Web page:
The Lime (Citrus aurantifolia) is a citrus fruit of the family of the Rutaceae. It comes from Asia (Malaysia and India) and it is considered a natural hybrid of the Citrus medica (citron) with another species.
Differently from the other citrus trees, which are subtropical plants, the lime prefers the tropical climate: this explains why it is almost unknown in the Mediterranean countries, except in Egypt. In the past the lime was exported from India to England to supply the ship crews with vitamin C, to cure and prevent the scurvy. Then the Portuguese, in the XVI century, took the Citrus aurantifolia to Mexico and Florida, where it is still cultivated.
Today lime is cultivated principally in Latin America and in the Caribbean, in Mexico and in Southeast Asia.
It is a small evergreen with irregular shape and thorny little branches, it isn’t higher than 3-5 metres.
It is light green, with oval, finely crenate leaves with a round base and a pointed apex. The petioles are winged and flat.
The inflorescences are in bunches and have between two and seven fragrant white little flowers which grow in different periods of the year.
The fruit are smaller than lemons, slightly oval, green or green-yellowish, except some varieties that turn yellow when they are fully ripe. Differently from the lemon, the lime pulp is greenish and more sour-bitterish and the peel is green, smoother, thin and rich in essential oils.
From the Lime some hybrids were originated, such as the Limequat, a crossbreed of the Citrus aurantifolia and the Fortunella margarita (commonly called Kumquat).
In America and in the USA, where the lime is very widespread, there are many varieties. We’d like to make it clear that the only true lime is the Citrus aurantifolia, that was introduced in America by the Portuguese in the XVI century and that, since then, is cultivated in Mexico and in Florida (hurricanes permitting, of course).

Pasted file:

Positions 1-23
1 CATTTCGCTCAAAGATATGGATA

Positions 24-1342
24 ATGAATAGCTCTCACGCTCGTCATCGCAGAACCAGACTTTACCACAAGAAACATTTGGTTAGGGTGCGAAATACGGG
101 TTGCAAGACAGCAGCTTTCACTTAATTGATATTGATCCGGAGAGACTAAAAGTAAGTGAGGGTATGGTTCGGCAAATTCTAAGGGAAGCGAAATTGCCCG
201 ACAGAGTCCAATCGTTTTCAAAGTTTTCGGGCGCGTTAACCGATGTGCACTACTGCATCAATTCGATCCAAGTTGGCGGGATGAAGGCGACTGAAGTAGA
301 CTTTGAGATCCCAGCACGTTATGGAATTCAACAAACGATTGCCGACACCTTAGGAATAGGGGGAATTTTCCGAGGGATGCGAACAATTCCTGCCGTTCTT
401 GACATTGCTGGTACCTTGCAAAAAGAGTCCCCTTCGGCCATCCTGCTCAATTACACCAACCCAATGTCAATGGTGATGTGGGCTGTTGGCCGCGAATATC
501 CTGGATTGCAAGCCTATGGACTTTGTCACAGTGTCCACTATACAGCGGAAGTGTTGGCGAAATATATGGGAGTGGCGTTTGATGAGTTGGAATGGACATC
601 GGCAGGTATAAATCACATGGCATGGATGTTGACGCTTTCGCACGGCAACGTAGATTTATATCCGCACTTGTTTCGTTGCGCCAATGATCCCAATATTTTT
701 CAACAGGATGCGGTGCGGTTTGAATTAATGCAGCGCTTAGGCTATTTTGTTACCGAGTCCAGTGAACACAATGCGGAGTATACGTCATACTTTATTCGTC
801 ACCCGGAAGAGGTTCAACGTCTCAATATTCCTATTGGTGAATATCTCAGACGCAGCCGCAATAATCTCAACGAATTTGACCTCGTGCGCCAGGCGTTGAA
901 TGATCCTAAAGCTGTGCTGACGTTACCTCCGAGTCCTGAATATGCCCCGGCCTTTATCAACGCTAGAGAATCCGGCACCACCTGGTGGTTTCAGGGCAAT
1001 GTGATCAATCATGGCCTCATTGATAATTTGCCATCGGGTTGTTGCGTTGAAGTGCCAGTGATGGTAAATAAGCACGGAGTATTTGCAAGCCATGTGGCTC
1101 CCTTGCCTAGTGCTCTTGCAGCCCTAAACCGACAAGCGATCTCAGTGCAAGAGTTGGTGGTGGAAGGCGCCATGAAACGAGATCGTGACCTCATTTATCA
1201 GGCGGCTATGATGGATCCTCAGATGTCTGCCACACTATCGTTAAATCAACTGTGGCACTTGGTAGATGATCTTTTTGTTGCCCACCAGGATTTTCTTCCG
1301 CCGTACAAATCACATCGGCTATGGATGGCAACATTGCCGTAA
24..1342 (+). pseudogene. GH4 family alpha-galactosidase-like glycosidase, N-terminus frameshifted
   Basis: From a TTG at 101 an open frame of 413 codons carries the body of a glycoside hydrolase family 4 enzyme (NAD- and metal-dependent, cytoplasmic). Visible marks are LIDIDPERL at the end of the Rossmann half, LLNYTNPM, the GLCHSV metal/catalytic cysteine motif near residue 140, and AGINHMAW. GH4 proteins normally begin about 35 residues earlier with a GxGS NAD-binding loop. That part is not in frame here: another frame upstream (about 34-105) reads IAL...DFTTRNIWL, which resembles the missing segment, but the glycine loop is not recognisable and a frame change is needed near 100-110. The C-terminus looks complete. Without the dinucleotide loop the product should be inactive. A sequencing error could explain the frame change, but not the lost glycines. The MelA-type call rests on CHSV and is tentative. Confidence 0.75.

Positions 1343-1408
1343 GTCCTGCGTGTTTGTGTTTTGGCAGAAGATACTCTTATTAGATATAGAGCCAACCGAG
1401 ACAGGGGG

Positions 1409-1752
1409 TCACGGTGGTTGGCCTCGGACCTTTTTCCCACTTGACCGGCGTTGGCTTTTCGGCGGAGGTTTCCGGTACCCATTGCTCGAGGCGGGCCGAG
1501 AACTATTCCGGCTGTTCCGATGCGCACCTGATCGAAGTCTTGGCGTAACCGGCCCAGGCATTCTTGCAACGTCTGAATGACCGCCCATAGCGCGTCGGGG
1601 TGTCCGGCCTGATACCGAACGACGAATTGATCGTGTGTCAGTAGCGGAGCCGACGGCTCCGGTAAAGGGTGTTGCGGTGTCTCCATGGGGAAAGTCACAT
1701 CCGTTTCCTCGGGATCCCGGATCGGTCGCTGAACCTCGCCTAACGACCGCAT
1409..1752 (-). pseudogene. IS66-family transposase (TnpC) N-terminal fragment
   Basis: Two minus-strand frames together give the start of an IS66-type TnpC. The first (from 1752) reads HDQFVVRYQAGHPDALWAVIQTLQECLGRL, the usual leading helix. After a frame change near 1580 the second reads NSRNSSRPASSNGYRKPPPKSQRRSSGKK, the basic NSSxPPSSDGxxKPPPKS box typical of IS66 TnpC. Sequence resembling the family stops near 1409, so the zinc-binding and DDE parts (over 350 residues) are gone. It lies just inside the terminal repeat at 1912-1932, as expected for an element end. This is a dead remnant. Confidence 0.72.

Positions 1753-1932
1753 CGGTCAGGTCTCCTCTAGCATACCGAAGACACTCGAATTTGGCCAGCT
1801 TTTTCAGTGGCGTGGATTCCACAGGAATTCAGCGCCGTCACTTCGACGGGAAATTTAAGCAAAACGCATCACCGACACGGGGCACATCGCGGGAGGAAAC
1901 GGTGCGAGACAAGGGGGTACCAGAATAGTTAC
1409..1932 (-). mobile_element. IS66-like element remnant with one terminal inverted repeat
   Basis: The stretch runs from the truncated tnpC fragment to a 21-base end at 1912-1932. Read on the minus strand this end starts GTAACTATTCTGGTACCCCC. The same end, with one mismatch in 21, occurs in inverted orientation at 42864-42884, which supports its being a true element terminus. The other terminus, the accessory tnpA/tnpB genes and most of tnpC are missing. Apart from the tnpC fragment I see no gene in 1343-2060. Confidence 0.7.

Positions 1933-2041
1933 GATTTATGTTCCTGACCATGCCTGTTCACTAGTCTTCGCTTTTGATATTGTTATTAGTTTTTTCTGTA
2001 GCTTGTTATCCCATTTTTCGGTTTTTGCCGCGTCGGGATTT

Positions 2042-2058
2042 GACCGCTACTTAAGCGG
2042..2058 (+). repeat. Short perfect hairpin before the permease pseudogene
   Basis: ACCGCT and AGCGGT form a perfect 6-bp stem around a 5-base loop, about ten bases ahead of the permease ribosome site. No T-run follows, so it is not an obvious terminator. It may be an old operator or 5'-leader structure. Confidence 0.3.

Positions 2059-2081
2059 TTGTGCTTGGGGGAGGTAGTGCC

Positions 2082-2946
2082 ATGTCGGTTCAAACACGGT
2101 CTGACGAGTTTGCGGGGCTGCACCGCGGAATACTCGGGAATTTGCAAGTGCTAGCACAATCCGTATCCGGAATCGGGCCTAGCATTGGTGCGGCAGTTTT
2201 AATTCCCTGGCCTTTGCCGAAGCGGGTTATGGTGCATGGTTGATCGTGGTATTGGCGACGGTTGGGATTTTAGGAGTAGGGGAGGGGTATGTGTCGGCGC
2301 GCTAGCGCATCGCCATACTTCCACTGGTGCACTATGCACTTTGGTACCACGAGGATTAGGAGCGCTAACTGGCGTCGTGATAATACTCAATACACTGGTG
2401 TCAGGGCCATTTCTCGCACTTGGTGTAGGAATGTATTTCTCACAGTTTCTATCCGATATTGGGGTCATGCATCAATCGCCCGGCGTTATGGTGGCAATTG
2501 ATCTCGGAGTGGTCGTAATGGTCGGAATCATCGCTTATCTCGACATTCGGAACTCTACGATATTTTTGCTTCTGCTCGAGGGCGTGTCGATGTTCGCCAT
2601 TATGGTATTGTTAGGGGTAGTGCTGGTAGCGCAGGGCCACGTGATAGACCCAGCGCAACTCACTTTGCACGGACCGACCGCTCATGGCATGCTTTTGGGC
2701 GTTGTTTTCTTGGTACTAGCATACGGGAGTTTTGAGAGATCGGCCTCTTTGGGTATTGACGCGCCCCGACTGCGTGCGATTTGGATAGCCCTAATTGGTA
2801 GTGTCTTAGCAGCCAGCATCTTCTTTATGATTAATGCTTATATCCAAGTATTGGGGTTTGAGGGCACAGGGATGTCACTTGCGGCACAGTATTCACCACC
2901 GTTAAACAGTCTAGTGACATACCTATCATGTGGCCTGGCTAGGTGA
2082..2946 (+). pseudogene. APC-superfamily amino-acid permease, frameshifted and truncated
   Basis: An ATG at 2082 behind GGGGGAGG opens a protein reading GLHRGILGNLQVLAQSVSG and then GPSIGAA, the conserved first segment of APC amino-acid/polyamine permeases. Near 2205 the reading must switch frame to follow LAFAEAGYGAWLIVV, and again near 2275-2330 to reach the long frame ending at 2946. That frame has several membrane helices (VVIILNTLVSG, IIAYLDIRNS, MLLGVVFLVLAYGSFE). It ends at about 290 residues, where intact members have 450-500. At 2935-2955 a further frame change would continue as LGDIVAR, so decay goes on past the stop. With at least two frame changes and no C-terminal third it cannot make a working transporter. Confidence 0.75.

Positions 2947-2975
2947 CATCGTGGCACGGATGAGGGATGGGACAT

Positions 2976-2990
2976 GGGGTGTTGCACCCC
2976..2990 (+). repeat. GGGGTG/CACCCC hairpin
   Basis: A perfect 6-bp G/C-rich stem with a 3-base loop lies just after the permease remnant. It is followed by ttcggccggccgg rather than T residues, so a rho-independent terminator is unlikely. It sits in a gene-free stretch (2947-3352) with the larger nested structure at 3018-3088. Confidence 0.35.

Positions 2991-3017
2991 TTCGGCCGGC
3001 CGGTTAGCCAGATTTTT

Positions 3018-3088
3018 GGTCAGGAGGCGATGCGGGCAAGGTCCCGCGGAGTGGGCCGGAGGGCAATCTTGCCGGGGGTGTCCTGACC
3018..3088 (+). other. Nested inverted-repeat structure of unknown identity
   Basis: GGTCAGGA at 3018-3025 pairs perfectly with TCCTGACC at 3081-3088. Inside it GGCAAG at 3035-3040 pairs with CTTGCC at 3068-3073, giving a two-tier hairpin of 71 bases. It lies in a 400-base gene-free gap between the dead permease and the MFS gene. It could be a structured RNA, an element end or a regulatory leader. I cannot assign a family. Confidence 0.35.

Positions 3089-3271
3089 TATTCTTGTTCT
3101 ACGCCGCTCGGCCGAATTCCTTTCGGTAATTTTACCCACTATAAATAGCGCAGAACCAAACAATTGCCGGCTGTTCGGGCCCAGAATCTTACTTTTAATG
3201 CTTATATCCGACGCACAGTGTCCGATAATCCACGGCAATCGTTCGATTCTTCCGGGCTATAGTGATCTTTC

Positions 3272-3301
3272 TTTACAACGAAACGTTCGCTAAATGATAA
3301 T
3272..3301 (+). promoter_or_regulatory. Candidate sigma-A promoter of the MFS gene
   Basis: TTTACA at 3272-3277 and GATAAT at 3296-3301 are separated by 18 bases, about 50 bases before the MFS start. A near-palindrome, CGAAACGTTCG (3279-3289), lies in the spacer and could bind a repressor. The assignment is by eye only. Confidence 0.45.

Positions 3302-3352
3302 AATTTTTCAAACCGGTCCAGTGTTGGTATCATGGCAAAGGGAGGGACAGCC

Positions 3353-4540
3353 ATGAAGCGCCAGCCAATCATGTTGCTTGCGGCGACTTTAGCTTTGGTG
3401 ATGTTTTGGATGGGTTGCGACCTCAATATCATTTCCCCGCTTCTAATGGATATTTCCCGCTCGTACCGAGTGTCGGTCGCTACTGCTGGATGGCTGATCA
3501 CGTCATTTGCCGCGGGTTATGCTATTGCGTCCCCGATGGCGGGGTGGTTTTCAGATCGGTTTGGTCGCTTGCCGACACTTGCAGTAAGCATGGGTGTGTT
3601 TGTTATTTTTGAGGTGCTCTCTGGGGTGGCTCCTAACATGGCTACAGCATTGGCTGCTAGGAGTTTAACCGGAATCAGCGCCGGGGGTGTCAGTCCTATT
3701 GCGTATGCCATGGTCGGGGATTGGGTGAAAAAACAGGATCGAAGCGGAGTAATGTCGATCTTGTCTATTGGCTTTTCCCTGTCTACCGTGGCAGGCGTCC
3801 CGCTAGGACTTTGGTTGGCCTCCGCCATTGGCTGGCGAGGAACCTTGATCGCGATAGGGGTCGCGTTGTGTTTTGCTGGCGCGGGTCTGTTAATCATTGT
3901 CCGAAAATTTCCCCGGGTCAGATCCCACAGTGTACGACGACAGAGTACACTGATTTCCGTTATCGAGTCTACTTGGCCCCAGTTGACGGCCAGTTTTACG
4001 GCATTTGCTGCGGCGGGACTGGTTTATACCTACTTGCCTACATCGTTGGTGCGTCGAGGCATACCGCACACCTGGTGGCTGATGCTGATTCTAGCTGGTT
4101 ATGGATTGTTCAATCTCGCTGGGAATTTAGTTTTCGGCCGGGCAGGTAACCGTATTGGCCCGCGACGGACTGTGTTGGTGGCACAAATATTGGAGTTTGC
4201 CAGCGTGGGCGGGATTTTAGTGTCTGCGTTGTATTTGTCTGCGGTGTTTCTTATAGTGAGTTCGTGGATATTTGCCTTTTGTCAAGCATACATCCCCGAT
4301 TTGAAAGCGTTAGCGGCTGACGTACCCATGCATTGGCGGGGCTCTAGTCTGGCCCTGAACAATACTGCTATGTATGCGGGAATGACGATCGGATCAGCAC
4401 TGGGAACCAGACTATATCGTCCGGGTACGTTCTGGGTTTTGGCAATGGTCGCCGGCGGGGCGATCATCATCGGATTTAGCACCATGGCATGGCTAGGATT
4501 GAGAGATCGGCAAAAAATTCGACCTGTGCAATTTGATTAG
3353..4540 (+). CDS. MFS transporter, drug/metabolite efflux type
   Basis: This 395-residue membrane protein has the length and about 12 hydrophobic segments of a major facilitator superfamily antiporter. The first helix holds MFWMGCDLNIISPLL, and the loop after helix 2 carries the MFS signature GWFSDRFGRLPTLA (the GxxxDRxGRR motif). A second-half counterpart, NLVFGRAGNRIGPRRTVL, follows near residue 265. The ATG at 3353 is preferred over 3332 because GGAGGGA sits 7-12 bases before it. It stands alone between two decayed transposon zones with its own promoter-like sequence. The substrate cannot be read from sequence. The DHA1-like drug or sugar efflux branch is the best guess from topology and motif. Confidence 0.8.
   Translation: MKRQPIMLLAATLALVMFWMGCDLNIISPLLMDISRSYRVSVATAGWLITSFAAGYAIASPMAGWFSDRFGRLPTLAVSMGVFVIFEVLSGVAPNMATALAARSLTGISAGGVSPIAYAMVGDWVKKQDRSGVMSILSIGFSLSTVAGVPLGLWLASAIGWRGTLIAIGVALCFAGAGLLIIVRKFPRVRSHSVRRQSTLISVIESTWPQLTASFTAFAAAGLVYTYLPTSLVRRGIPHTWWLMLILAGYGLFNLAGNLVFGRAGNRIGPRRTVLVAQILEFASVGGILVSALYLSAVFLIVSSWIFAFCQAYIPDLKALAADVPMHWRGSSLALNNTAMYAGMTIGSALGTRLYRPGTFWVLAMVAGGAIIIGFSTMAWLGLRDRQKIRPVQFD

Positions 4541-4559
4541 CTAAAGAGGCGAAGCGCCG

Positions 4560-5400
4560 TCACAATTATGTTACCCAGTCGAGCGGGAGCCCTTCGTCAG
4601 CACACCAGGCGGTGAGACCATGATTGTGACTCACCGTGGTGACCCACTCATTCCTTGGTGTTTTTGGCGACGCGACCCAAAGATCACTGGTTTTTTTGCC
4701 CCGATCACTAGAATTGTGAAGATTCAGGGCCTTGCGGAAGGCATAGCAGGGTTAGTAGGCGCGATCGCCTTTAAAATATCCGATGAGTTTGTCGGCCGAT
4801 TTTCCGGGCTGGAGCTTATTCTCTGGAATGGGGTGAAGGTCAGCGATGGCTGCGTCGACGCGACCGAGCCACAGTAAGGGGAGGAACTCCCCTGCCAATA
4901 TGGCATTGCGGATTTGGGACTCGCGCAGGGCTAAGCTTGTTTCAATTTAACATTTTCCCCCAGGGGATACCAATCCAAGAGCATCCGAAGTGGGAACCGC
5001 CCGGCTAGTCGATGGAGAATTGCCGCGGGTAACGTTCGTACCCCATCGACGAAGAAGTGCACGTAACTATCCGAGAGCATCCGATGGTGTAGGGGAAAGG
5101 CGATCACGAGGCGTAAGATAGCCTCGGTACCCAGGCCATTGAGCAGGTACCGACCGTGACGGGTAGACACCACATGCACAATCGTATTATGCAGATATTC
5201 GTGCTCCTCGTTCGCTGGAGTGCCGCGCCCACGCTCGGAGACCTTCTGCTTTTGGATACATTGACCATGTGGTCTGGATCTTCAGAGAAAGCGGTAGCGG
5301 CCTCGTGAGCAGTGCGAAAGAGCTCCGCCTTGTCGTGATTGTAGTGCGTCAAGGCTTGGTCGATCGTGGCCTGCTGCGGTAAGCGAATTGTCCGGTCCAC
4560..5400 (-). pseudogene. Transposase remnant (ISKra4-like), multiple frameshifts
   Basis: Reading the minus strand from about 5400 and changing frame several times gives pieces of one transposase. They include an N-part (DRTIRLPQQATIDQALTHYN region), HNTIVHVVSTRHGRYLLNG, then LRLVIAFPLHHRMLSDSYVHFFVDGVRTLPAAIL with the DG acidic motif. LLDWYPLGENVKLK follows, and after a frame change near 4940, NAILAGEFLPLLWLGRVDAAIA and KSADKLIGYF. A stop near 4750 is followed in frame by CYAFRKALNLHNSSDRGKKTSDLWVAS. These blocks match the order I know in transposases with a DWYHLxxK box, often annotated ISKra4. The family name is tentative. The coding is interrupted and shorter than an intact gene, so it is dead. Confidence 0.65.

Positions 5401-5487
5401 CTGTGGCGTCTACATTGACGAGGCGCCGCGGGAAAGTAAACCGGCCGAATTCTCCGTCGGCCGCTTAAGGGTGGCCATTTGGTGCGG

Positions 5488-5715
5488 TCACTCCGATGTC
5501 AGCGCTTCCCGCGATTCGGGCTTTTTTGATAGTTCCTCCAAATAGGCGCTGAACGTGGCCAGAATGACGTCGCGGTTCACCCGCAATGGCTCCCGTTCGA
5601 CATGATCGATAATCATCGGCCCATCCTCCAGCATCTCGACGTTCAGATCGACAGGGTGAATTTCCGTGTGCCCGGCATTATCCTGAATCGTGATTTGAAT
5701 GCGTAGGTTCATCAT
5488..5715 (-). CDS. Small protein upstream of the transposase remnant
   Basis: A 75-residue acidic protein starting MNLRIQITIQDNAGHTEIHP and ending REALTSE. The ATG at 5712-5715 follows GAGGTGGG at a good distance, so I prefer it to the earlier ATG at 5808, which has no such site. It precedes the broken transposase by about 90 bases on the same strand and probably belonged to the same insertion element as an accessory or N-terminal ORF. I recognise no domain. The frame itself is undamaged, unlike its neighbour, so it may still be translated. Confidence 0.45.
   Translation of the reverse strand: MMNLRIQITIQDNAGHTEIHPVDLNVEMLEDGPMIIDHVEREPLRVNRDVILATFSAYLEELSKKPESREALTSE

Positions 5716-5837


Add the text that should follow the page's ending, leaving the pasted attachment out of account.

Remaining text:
The Lime from Tahiti (Citrus latifolia)
Some scholars consider it a separate species, but according to others it belongs to the species Citrus aurantifolia. The Citrus latifolia is a variety of lime with oval fruit, slightly bigger than the normal lime fruit and very tasty. At present it is the only variety produced in USA, it is cultivated in California.
The sweet Lime (Citrus lime)
It is very hardy and similar to the lemon fruit, but less sour and with a sweet taste. Since, recently, California stopped producing it, the Citrus lime seems to be cultivated only in some zones of Italy. Its origins are unknown, although for centuries it appeared in the gardens of the Mediterranean Countries. The plant consists of saplings or erected, branched, thorny bushes. The leaves are ovoidal or elliptical, they have pointed apex and very small petioles, normally with wings. The flowers are white: they blossom from spring to autumn, alone or in inflorescences. The fruit are round or slightly long and narrow, with a slight depression at the poles. The peel, rich in essential oils, is yellow, and the pulp is green, juicy, sweetish or slightly acid. The Citrus lime is also appreciated as ornamental plant because it has a high cold resistance and its fruit have a long persistence.